Join Date
    Mar 2008
    Location
    Kalamazoo, MI
    Posts
    839

    Post imported post

    Triple tap thread post.

    Quick duck for cover!

    http://opencarry.mywowbb.com/forum54/13892.html

  16. #16
    Campaign Veteran deepdiver's Avatar
    Join Date
    Apr 2007
    Location
    Southeast, Missouri, USA
    Posts
    5,974

    Post imported post

    This still boggles my mind. As I have commented before:

    Judge: And how did you know he had a concealed firearm?

    LEO: I saw it.

    Judge: You saw the object and immediately recognized it as a firearm?

    LEO: Yes.

    Judge: How did you recognize it so easily?

    LEO: Well, the grip and back of the slide were sticking up out of his waistband and from the amount of the object that was open to common observation it was obviously a firearm.

    Judge: So then you proceeded to Terry stop him and arrest him for carrying a the concealed weapon that you plainly saw on his person that was was easily and quickly identified as a firearm?

    LEO: You betcha your honor. Keeping the peace and all that.


    Bob Owens @ Bearing Arms (paraphrased): "These people aren't against violence; they're very much in favor of violence. They're against armed resistance."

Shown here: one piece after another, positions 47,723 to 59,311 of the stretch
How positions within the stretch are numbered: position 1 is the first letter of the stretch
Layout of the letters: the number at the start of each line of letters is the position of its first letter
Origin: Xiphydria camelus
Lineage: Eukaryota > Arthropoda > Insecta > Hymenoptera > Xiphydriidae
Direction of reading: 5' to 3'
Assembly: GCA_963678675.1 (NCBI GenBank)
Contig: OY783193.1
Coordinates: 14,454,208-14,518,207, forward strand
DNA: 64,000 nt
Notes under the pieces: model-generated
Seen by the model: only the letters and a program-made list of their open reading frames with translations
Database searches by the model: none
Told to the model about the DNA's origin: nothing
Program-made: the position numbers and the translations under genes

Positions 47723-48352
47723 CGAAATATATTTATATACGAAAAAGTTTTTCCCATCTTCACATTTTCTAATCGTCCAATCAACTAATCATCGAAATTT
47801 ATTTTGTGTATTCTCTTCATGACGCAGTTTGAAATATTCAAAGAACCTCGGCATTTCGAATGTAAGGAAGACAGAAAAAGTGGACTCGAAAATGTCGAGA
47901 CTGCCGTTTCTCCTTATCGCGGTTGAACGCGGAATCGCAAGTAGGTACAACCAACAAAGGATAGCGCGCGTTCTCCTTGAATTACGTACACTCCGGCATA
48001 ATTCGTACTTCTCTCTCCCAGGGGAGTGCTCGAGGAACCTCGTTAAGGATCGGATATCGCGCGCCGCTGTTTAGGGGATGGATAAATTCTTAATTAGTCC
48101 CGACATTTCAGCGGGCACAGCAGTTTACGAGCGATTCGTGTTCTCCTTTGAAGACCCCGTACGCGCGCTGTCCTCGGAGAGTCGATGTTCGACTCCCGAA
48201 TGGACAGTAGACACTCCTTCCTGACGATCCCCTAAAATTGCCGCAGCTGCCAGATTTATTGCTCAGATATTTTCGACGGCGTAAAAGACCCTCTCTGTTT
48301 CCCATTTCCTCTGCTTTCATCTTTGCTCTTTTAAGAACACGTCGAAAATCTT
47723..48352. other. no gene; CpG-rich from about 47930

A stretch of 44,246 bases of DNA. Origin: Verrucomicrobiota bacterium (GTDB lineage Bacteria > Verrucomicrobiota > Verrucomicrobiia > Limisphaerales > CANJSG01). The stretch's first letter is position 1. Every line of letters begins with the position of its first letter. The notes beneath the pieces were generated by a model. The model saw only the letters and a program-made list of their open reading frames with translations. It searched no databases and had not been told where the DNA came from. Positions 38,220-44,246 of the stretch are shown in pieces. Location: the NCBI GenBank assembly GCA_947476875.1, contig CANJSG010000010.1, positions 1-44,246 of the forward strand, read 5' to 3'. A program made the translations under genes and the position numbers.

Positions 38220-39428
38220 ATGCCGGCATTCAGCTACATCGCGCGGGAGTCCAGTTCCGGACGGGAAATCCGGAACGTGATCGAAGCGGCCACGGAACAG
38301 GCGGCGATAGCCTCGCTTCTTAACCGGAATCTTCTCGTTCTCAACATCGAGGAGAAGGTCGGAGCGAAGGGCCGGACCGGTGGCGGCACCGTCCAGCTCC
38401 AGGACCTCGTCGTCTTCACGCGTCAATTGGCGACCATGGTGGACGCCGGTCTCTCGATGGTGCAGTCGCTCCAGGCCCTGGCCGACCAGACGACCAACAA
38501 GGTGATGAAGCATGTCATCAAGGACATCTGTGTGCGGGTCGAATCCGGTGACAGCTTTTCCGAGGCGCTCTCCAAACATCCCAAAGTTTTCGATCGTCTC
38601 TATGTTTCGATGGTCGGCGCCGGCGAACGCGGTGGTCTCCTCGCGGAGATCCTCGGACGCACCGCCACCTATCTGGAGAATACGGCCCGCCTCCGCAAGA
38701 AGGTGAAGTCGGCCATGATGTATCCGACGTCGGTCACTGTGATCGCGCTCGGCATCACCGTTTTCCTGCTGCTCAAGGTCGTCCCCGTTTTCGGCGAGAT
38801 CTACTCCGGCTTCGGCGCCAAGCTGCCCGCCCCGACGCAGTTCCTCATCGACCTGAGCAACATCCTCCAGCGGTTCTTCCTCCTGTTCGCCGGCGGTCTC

17. #17
    Regular Member
    Join Date
    Oct 2006
    Location
    Super Secret Squirrel Bunker, Virginia, USA
    Posts
    485

    Post imported post

    You're missing the IDEAL point of the law. The LEO might recognize it, but a shop owner, mechanic, tax assessor, your wife, daughter, etc. may not recognize it.

    That's why the prohibition is against concealment from common observation. Not that I agree with it, but that's where we are.

  18. #18
    Regular Member
    Join Date
    Jun 2007
    Location
    Shenandoah Valley, Virginia
    Posts
    3,806

    Post imported post

    Mr. Y wrote:
    You're missing the IDEAL point of the law. The LEO might recognize it, but a shop owner, mechanic, tax assessor, your wife, daughter, etc. may not recognize it.

    That's why the prohibition is against concealment from common observation. Not that I agree with it, but that's where we are.
    Oh god, here comes the can of worms....

    "Is that a REAL gun?"

    "Oh, I didn't even notice you had that!"

    "Is that a taser?"

    "Is that a stun gun?" (well, it'd be sure to stun 'em! )

    "Common observation" misses a lot of things. I like sitting in restaurants and pointing things out to my friends about other people. The response I get most of the time? "Oh, you're right! I didn't even notice!"
    Why open carry? Because 1911 > 911.

  19. #19
    Regular Member
    Join Date
    Jun 2007
    Location
    Shenandoah Valley, Virginia
    Posts
    3,806

    Post imported post

    Double tap! May as well put it to use....

    It should be noted that one of my friends is getting better at that game, and gets details sometimes before I do now.
    Why open carry? Because 1911 > 911.

Posting Permissions

  • You may not post new threads
  • You may not post replies
  • You may not post attachments
  • You may not edit your posts
  •